During the presidential debates, President Trump pledged to send abortion “back to the states.” That means that regardless of what ultimately happens with the Supreme Court and Roe v. Wade, advocates on both sides of the abortion issue should be paying close attention to what’s happening in their state legislature. And here in Virginia, there’s a LOT going on in the area of women’s reproductive rights and health. WMRA’s Emily Richardson-Lorente reports.
RALPH NORTHAM: “The Senate will come to order. The senators will please take their seats …”
Since Virginia’s legislative session began on January 11th, state lawmakers have introduced eleven abortion-related bills. Only 3 of the 11 are actually championed by anti-abortion advocates, but they include two big “pro-life” priorities: cutting funding to Planned Parenthood and banning abortion after 20-weeks of pregnancy. On the flip side, two “pro-choice” bills are aimed at defining and expanding access to contraception. And six other bills would essentially roll back existing regulations that abortion-rights advocates deem harmful and unnecessary. Four of those bills have actually already failed.
GAIL DEADY: The restrictions that we've seen in Virginia are a way of chipping, chipping away access to abortion. Roe v. Wade is just being gutted.
That’s Gail Deady. She’s a lawyer at the ACLU of Virginia. Her group has argued against mandatory ultrasounds, 24-hour waiting periods and other state regulations that they feel impinge on a woman’s right to abortion.
DEADY: When you look at each of those little restrictions piece by piece, someone may think, ‘Oh, that sounds reasonable, that will protect women's health.’ But in reality, they’re just about the end goal, and the end goal is to make abortion illegal.
VICTORIA COBB: Yeah, I mean, we would love to see a court that looks at it and reverses Roe.
COBB: You never have a bill that just bans abortion in all cases. But the goal is you're moving the ball forward, you're making progress, you're saving unborn lives.
One of the bills the Family Foundation has lobbied for is House Bill 2264, which — among other things — would effectively eliminate state funding for Planned Parenthood. That bill advanced out of subcommittee on Tuesday, and will likely see a full House vote next week. The Foundation has also lobbied for House Bill 1473, the bill dubbed “The Pain Capable Unborn Child Protection Act.” That would ban abortions after 20 weeks, midway through a woman’s 2nd trimester. The current limit in Virginia is about 24 weeks — the so-called “point of viability.” One big challenge with pulling that back a month?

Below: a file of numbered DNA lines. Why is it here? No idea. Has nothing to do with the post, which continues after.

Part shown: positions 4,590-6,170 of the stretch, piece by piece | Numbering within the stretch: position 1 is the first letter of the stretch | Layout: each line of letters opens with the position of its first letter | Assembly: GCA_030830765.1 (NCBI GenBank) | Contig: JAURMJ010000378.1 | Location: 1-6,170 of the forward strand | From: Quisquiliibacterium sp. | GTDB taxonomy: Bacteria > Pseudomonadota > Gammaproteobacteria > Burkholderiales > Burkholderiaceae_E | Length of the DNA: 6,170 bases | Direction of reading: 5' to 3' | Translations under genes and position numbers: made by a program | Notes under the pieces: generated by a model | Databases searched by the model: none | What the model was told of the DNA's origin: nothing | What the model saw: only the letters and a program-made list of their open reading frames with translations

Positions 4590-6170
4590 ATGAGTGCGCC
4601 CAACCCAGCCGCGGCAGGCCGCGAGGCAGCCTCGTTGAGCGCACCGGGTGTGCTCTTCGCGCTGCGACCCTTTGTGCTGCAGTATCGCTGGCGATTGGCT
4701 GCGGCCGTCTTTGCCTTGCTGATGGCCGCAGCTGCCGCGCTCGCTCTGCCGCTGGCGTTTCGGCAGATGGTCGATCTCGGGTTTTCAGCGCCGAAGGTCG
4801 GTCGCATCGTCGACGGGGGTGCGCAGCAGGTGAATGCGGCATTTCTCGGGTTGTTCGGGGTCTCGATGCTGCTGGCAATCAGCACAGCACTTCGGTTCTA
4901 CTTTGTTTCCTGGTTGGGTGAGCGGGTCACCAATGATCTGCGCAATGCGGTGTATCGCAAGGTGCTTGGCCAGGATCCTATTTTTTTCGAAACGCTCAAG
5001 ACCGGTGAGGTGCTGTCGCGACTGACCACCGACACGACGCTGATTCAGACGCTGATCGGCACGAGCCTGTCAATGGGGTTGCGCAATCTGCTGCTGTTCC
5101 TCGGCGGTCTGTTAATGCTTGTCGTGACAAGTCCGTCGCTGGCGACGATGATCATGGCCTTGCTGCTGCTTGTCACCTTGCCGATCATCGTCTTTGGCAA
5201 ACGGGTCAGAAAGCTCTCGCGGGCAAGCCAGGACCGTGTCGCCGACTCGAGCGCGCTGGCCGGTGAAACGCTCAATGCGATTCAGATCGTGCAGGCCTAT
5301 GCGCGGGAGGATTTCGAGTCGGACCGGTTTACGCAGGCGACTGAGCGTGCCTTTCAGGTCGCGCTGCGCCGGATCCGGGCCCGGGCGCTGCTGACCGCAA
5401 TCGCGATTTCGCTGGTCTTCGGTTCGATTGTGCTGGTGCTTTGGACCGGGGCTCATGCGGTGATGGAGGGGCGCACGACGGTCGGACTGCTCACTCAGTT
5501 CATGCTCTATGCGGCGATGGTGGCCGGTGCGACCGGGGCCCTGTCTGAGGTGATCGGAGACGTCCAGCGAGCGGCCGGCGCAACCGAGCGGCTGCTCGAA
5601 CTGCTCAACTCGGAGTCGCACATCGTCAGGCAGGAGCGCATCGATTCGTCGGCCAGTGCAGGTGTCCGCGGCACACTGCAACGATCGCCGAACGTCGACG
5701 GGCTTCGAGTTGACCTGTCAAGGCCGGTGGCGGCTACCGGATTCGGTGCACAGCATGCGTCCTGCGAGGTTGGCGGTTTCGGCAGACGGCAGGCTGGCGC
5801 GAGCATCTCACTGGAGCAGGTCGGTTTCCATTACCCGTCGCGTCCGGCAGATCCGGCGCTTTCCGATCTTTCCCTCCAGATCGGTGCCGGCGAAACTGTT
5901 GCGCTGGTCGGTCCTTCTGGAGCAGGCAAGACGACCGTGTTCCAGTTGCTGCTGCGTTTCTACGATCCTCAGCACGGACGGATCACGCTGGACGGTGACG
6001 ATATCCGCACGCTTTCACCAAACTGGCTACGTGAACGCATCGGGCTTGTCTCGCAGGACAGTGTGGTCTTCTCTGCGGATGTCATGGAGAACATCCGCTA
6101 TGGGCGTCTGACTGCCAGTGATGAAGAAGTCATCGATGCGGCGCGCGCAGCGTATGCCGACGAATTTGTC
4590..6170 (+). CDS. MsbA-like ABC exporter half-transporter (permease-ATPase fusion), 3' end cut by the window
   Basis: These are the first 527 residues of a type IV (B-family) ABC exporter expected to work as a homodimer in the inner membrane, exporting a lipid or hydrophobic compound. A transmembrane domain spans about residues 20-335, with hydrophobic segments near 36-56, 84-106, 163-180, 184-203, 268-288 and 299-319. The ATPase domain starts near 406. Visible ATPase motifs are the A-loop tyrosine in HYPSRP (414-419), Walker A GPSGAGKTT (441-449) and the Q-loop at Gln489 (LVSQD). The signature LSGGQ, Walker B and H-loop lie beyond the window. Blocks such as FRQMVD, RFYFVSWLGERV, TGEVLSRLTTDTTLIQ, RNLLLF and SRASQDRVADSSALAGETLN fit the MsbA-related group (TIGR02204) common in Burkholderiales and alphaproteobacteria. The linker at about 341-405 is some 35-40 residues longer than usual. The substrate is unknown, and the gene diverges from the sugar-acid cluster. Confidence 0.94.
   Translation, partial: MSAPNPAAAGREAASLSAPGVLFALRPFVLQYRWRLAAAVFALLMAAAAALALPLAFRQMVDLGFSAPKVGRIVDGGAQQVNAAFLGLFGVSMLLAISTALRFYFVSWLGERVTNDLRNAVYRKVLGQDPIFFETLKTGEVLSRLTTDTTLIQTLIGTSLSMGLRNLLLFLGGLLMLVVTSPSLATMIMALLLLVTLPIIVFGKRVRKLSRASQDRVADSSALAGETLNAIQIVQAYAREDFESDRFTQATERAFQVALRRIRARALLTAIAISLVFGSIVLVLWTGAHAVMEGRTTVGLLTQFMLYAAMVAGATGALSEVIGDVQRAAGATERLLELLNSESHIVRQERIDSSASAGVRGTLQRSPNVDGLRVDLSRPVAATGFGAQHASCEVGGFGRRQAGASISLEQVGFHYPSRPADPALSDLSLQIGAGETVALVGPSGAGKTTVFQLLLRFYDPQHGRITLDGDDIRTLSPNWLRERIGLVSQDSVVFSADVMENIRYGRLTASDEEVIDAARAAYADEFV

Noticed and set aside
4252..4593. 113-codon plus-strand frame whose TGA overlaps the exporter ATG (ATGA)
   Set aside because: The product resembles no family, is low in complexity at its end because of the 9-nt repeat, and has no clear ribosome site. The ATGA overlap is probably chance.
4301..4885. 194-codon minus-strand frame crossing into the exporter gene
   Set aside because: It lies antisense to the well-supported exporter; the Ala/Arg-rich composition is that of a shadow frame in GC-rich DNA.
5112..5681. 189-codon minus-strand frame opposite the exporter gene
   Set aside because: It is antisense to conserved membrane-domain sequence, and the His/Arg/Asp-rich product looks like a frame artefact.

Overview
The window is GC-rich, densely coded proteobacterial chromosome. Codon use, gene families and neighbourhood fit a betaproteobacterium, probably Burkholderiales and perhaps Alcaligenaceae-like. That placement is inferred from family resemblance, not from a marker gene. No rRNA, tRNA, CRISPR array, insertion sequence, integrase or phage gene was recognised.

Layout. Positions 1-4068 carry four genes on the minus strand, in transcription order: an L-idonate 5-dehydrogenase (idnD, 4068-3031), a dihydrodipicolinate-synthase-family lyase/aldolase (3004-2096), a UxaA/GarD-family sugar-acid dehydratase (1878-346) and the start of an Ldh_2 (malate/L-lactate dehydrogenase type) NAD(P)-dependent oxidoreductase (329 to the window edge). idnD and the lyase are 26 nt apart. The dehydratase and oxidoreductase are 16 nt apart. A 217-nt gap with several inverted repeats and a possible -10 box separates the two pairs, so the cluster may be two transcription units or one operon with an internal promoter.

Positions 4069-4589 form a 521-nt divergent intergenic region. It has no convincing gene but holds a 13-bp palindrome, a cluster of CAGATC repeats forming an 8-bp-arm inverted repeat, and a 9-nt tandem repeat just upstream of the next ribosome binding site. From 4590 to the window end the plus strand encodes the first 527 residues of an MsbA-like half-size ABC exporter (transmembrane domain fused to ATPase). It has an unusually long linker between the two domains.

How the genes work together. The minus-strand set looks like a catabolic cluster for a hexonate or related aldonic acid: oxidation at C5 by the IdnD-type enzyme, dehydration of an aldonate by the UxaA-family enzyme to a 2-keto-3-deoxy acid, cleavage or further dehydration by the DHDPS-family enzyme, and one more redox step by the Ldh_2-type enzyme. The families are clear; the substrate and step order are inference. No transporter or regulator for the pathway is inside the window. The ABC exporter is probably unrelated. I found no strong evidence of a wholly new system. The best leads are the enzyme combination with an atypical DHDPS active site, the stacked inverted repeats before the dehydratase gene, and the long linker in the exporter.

JILL ABBEY: Oftentimes, an anomaly is not diagnosed until twenty weeks.
That’s Jill Abbey, Administrator at the Medical Center for Women, which runs four of the 14 clinics that perform abortions in Virginia. She’s been working with pregnant patients for 26 years, and says she sees four or five women a week who are dealing with fetal abnormalities — some catastrophic.
ABBEY: Heart defects, fetuses without a brain. Fetuses where there's no amniotic fluid, and so the lungs cannot develop. And a woman can carry that pregnancy all the way to term and the baby suffocates. Just, you know, just an amazing amount of things that would cause a woman to be referred to us for a second trimester procedure — and oftentimes just beyond the twenty week mark.
The 20-week abortion ban bill will come up for consideration in the House’s Committee for Courts of Justice soon. If it ultimately passes, advocates on both sides fully expect Governor McAuliffe to veto it, as he has pledged to do with the Planned Parenthood funding cuts.
GOVERNOR MCAULIFFE (news clip courtesy of WSLS 10): I will veto that, I will not allow these bills to attack women or anyone else …
Another bill up for consideration TODAY in the House Committee on Commerce and Labor is HB2267. This would allow Virginia women to receive a 12-month supply of birth control with a single prescription. Advocates for the bill point to data showing that this could reduce unintended pregnancies by as much as 30%, and abortions by as much as 46%. A similar bill was introduced in the Virginia Senate last year by Senator Mamie Locke, but it died in committee.
MAMIE LOCKE: It’s another form of hypocrisy on the part of those who say that they are pro-life. Why not try to prevent unplanned pregnancies?
Locke has been a Virginia state senator for 13 years. She’s proudly “pro-choice” and believes most Virginians are as well, but …
MAMIE LOCKE: At every turn, a woman's right to make choices about her health care are being restricted — primarily by men.
While men DO outnumber women in the General Assembly by more than 5 to 1, they’re not the only ones voting against abortion.
SIOBHAN DUNNAVANT: I'm pro-life. I would prefer there never to have to be another abortion — ever.
That’s Senator Siobhan Dunnavant, a first-term senator and one of seven “pro-life” women in the General Assembly. She’s also a practicing OB/GYN.
DUNNAVANT: And I do have an advantage with the credibility of being an OB/GYN to help frame the conversation where we can find consensus. And that would make me happy because I'd like to think we weren't doing things like having abortions after twenty weeks when we just don't need to.
There’s no doubt that later-term abortions energize advocates on both sides of the issue. But take a close look at the numbers tracked by the Virginia Department of Health, and you’ll see that of the 19,000 abortions Virginia women received in 2014, less than half of one percent occurred at 20 weeks or later.